Should you use ‘renewable natural gas’?

Kathy Conway, Co-facilitator, Southern Oregon Climate Action Now, Ashland.News June 30 2022

In a letter to customers, Avista makes the offer that “…you now have a new option to add renewable natural gas and lower your carbon footprint.” But how generous is this offer and what does it do for our climate?

Is this smart for my pocketbook?

Avista’s rate per therm for residential customers is $1.20148. In its letter, Avista invites customers to add $3.33 to the price of each therm, for a total price of $4.53 per therm which approaches four times the current rate. Gas users be warned! Presumably, this is the price Avista considers would be necessary to charge customers for this so-called Renewable Natural Gas. It indicates what the future holds for rates if Avista achieves its goal of replacing fracked methane with RNG.

Is there enough RNG to do this?

If we accept the argument that RNG is an improvement over methane (natural) gas, it is worth noting that there is only limited RNG capacity in Oregon. A 2018 Oregon Department of Energy report indicated that the technological maximum for production was then about 17.5% of statewide gas usage. Other assessments place the maximum national capacity for RNG at 4 – 7% of gas usage. Clearly, maximally, RNG can barely put a dent in current methane gas usage. Increasing RNG supply requires increasing landfills, Confined Animal Feedlot Operations (CAFOs), mega-dairies, etc. and thus amplifying their negative environmental consequences.

Is this the way to address climate change?

The latest United Nations Environment Programme Stockholm + 50 report clearly urges the complete phase-out of all fossil fuels. The message is clear: in an energy economy seeking to address the climate crisis, there is no room for methane (natural) gas. This is because substantial methane leakage occurs from fracking, through processing and transmission, and even leakage from residential appliances. Any benefits that accrue because methane combustion yields more energy per unit of carbon dioxide emitted is negated by this leakage. While much electricity is currently generated from coal and gas, we know that the future is 100% clean generation of electricity, especially in Oregon, where retail electricity in Oregon will be 100% clean by 2040.This means that our goal should be to electrify our lives as much as possible. As we move in this direction, we recognize that some industrial processes (e.g., cement) are difficult to electrify. The limited RNG available should, therefore, not simply be inserted into pipelines but reserved for these specialized applications.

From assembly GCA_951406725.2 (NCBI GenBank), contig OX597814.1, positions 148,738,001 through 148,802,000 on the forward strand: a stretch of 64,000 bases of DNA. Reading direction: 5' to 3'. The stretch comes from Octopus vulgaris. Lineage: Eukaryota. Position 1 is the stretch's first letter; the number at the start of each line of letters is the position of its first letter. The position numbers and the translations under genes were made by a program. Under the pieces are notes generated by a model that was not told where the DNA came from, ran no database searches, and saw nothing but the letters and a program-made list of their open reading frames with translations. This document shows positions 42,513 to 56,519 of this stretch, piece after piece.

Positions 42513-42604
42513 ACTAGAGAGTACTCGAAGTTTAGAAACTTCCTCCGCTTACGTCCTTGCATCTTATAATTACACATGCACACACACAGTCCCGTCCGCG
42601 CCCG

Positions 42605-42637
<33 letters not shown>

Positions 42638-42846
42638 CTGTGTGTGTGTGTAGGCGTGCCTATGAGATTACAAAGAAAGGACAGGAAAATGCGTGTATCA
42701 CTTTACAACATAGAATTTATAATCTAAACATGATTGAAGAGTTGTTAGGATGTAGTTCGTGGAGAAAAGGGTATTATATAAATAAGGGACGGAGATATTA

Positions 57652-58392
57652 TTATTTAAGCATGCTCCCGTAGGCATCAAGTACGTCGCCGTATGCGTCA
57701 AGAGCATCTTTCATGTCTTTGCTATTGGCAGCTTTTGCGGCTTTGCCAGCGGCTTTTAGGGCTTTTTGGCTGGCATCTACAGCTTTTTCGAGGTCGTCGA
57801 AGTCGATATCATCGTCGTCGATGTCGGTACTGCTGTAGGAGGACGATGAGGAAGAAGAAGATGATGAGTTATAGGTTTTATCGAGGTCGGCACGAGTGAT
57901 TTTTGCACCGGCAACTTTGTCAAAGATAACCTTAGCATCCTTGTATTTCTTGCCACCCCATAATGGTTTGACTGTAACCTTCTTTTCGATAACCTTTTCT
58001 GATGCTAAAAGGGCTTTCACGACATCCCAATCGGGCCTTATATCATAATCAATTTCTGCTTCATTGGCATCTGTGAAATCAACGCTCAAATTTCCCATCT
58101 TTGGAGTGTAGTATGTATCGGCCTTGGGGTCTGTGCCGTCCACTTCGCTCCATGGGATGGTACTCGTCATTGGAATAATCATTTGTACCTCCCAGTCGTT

It’s also worth noting the growing evidence that combustion of methane gas produces nitrous oxides, carbon monoxide and methane, that trigger respiratory conditions, depression, and general health problems. We should not allow it in our living spaces.

In summary, we should not encourage an industry business model that seeks to maintain our dependence on their destructive product for decades.


2 replies
  1. Noël Chatroux
    Noël Chatroux says:

    Thank you Ellen for your response with useful data to support it.
    I was taken aback by Avista’s argument that renewable natural gas diverts methane that would otherwise simply dissipate into the atmosphere and thereby worsen the greenhouse effect. Your counter argument that RNG should be used to fuel industries that are difficult to support with renewable energy, like the manufacture of cement, seems intelligent to me, considering that RNG alone could never meet the needs for residential energy.

  2. Alan Journet
    Alan Journet says:

    There is no doubt that we should not be allowing the methane that results from anaerobic (oxygen-free) digestion of biomass to escape into the atmosphere, whether it comes from landfills, waste management facilities, confined animal feedlot operations or mega-dairies. It is better to burn it (flare it) than let the methane escape since combustion of methane results in carbon dioxide. Since methane is 86 times worse as a global warming agent per pound than carbon dioxide, it’s better to convert that methane to carbon dioxide than let it escape. However, even though our goal should be to eliminate methane (natural) gas completely, as indicated, some industries cannot electrify yet. Thus, rather than wasting that digestion product by flaring it or inserting it into pipelines and extending our dependence on gas, we should use it for those industries. It is unfortunate that industries such as those marketing gas commit themselves to continuing their gas-dependent business model rather than undertake a substantial re-think of their operations, and simply convert themselves into producing genuinely emissions-free energy. In fact, elsewhere Avista is in the electricity business and promotes clean renewable energy in the generation of that electricity. Unfortunately, Avista does not have the franchise for electricity in Southern Oregon; that belongs to Pacific Corps and, in Ashland, the Ashland Municipal Electric Utility.
    I understand that several years ago, we thought it was reasonable to view gas as a bridge fuel to a genuinely renewable future. But that was before we learned how bad methane is as a warming agent, and how much of it leaks from fracking, through processing and transmission, and even from the appliances in our homes. Gas companies would be more sympathetic if they had not spent vast sums of money marketing their product as ‘the clean fossil fuel” long after the leakage of methane was revealed. This latest attempt at misinformation (or is it disinformation?) does not reflect well on a company that has already lost credibility.

    Alan Journet


Leave a Reply

Want to join the discussion?
Feel free to contribute!

Leave a Reply

Your email address will not be published. Required fields are marked *